Monday, February 13, 2017

Power up? Save The Bay weighs the effects of Burrillville power plant on Narragansett Bay

***Originally printed in the Fall 2016 issue of Tides Magazine***

By Topher Hamblett, director of advocacy

A proposed gas-fired power plant in the Narragansett Bay watershed has generated great public interest, with opinions ranging from strongly supportive to vehemently opposed. If approved by state and federal regulatory bodies, the plant would be built in the Clear River watershed, which is part of the Blackstone River and Narragansett Bay watersheds.

For Save The Bay, two key issues are at stake:

First, what will be the ecological impacts of the facility on the Clear River, Blackstone River and Narragansett Bay watersheds? We’re talking about such ecological issues as groundwater and wetlands systems, wildlife habitats and the water quality of the Clear River. In keeping with our mission, Save The Bay will give these issues very close scrutiny when, and if, Invenergy, the company proposing the plant, submits specific site plans and required permit applications to the R.I. Department of Environmental Management (DEM).

Our second concern is about climate change and the potential levels of greenhouse gas emissions generated by the plant — an extremely complicated issue on local, regional and global levels. Save The Bay is mindful of two important facts: 1) global climate change is having profoundly harmful effects on Narragansett Bay, and, 2) under the Resilient R.I. Act of 2014, the Executive Climate Change Coordinating Council (EC4) is required to submit to the Governor and General Assembly a strategy for achieving greenhouse gas reduction targets set forth in the Act. The deadline for this report is December 31, 2016.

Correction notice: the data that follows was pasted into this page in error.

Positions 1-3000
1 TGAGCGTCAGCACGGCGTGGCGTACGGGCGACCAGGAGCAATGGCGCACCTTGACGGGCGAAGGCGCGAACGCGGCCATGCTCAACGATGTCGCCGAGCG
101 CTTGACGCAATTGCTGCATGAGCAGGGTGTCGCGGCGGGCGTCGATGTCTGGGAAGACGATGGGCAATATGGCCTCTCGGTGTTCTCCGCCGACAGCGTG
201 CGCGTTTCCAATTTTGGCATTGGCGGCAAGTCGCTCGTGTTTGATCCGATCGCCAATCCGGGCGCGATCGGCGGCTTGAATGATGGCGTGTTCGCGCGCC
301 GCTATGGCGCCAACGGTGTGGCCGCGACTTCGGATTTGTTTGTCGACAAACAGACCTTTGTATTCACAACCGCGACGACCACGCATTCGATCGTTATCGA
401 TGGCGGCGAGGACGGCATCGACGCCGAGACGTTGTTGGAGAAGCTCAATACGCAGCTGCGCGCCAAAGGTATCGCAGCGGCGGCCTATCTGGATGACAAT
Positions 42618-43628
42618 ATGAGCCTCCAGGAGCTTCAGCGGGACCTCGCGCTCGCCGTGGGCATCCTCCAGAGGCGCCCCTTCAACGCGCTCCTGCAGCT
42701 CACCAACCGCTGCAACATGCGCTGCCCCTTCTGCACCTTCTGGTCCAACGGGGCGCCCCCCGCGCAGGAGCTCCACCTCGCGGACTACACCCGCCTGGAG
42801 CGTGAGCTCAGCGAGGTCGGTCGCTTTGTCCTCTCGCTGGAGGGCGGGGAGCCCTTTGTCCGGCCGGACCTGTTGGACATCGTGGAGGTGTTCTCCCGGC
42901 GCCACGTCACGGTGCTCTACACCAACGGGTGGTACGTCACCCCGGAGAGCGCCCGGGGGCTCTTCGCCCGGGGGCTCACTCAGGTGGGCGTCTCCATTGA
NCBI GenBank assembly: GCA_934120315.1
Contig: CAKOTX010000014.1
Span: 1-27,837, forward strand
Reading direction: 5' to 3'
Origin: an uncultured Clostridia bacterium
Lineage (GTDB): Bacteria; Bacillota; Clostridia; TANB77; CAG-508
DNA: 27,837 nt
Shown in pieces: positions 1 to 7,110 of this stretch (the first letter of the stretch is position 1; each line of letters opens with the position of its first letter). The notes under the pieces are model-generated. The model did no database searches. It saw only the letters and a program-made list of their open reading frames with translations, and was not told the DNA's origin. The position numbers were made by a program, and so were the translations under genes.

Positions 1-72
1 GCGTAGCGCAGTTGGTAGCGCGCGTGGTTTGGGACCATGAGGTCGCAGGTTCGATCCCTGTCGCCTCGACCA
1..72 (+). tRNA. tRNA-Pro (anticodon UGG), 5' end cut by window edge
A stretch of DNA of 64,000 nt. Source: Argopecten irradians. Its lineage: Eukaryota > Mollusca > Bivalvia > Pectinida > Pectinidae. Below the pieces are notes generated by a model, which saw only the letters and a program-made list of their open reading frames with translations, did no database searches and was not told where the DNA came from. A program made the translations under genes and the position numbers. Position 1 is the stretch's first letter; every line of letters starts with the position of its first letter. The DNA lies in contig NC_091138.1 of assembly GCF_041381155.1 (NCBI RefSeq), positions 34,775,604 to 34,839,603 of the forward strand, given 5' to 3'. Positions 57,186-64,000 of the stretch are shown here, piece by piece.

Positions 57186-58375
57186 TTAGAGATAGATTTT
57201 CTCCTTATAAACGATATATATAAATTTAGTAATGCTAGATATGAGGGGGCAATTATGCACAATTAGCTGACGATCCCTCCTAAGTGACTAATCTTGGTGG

Hikers explore the Burrillville woodlands at the site 

of the proposed power plant. 
We are urging the EC4 to consider a number of important questions in order to chart the state’s energy course carefully and thoughtfully. Is the proposed facility even needed to meet state and/ or regional energy needs? What are the benefits of investments in renewable energy generation and energy conservation on energy system supply and distribution? How do they quantify the impact of these investments — past and future — on energy system reliability, supply, and costs of transmission and power generation? What is the potential for Canadian hydroelectric power in replacing nuclear power as part of the region’s energy mix?

“These are important considerations that must be part of the EC4’s work in guiding our state toward our greenhouse gas emission goals. A decision by the Energy Facilities Siting Board on this proposed power plant before the EC4 develops its greenhouse gas reduction strategy is like the tail wagging the dog,” said Jonathan Stone, executive director of Save The Bay.

Ultimately, and only after that strategy has been developed and adopted, the burden of proof that this proposed power plant meets the greenhouse gas reduction goals of the Resilient R.I. Act lies with Invenergy and the Governor. Save The Bay has concluded that until the EC4 submits its greenhouse gas emissions reduction strategy and this burden of proof met, it is premature for the R.I. Energy Facilities Siting Board to make any decision on the construction of Invenergy’s proposed natural gas-fired power plant in Rhode Island.

As we go to press, the R.I. Energy Facilities Siting Board has conducted public hearings and continues to evaluate economic, community and environmental factors as it prepares a recommendation to Governor Gina Raimondo. Stay tuned

Monday, January 23, 2017

For the Love of Sailing, Swimming, Surfing and All Things Water

By Jackie Carlson, membership and giving manager